Jordan cracks down on Islamists, "Syrian jihadists"
Four citizens residing in the Jordanian city of Irbid were arrested late last week for allegedly attempting to facilitate the entry of “would-be Islamist fighters” into Syria, according to Islamist and official sources.
The four men — Othman Al Dalki, Mohammad Abu Saleh, Louay Abu Saleh and Mohammad Dabous — are reportedly veteran members of the hard-line Jihadi Salafist movement, which has emerged in recent months as a leading recruiter for Syrian Islamist groups in the country.
Mohammed Shalabi, or Abu Sayyaf, head of the Salafist movement, denied that the four men had any ties to Syrian jihadist groups, charging that their arrest came as part of an alleged ongoing campaign by authorities to “intimidate” supporters of Syrian rebels and would-be-jihadists.
“These men were arrested and have been held without trial, and without any notice given to their families,” Abu Sayyaf told The Jordan Times.
“This is only part of a campaign to prevent the rising number of Jordanians and other Muslims who wish to defend their brothers in Syria,” the veteran Islamist said.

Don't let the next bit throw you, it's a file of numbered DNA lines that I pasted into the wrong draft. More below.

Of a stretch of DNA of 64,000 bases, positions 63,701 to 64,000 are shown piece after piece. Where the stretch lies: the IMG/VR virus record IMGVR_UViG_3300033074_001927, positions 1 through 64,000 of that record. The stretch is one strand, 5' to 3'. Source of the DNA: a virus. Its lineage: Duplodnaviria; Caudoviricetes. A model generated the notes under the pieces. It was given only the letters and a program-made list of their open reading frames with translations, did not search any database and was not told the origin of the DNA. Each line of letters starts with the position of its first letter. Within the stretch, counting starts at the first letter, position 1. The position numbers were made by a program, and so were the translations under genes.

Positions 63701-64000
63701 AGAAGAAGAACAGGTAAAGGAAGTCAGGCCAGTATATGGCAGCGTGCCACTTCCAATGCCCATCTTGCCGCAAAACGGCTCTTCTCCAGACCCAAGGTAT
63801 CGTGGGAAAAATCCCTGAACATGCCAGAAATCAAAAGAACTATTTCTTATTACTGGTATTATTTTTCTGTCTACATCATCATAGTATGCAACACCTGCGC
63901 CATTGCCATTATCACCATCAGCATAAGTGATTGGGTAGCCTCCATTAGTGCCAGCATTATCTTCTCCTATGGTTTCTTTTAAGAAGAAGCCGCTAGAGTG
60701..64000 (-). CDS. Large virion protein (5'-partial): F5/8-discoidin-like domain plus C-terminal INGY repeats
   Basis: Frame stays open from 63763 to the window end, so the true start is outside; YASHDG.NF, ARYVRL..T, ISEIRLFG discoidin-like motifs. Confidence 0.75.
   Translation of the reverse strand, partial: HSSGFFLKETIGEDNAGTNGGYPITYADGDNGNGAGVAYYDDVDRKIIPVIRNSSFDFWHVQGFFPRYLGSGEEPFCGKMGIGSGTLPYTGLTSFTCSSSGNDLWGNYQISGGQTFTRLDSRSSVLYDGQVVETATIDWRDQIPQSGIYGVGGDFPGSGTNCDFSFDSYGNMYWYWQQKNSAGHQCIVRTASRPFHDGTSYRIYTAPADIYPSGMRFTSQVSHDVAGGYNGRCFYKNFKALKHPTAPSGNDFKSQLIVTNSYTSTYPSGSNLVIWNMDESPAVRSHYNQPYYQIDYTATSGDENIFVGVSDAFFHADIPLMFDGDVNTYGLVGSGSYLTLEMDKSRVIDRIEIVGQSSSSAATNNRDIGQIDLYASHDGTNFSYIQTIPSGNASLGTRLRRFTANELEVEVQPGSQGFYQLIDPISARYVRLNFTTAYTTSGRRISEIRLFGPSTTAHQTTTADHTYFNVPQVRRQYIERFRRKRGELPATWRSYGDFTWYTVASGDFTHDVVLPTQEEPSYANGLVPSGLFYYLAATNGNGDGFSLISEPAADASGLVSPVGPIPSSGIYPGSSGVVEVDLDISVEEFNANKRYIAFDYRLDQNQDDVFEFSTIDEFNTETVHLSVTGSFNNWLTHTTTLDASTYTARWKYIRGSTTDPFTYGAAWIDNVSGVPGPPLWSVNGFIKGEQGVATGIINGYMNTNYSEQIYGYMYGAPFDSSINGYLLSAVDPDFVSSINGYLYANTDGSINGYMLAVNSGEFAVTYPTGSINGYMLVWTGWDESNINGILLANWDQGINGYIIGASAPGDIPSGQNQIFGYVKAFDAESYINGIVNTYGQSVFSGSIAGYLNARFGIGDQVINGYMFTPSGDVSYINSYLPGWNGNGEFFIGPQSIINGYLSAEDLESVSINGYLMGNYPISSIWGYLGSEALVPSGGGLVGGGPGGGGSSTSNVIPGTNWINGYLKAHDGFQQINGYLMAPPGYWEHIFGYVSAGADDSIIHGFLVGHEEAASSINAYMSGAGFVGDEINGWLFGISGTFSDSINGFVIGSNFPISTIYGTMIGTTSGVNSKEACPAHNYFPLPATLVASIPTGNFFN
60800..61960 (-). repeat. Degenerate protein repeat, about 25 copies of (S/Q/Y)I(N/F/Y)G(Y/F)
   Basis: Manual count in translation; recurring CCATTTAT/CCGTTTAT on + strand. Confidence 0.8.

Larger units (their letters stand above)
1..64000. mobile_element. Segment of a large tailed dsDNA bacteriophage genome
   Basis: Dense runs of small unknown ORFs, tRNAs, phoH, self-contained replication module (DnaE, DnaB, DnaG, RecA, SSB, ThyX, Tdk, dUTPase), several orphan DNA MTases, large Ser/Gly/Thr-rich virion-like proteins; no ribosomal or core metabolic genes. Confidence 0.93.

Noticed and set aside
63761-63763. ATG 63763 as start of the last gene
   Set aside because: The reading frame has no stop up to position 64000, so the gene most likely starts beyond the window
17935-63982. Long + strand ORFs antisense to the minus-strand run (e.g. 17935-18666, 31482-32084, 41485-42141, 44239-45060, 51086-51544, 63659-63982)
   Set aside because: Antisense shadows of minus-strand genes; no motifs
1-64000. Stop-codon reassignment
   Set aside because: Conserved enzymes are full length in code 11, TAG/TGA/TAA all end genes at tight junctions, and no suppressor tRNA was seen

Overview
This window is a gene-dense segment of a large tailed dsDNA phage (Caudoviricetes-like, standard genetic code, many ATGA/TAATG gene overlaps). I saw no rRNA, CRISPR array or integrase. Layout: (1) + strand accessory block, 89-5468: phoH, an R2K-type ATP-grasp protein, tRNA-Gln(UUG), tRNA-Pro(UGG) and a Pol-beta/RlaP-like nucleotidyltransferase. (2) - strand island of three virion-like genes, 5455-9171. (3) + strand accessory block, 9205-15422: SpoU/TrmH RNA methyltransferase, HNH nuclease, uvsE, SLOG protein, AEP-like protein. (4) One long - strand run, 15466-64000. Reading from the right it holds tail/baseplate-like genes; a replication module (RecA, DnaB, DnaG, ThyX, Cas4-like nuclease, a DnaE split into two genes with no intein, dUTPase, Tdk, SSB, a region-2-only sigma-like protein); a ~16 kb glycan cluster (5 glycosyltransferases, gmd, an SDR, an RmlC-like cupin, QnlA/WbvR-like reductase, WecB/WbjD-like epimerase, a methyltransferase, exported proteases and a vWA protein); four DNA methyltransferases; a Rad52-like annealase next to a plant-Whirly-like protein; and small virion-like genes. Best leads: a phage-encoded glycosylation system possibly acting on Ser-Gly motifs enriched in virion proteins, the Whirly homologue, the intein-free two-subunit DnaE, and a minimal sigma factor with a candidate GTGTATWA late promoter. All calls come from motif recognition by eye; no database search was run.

A security source said intelligence services apprehended the four men near the country’s 370-kilometre shared border with Syria last week while they were attempting to cross into the country.
The arrests raise the total number of people who have been detained for alleged ties to Syrian jihadist groups since last December to 240.
The Jordanian Jihadi Salafist movement claims that over 2,000 Jordanians are currently fighting alongside the ranks of the Al Qaeda-affiliated Jabhat Al Nusra coalition and the Islamic State of Iraq and the Levant.
Officials maintain that the growing flow of foreign fighters into Syria represents a direct security threat to Jordan, with the State Security Court handing down prison sentences of up to 15 years to over 30 individuals suspected of Syrian jihadist ties since December 2013.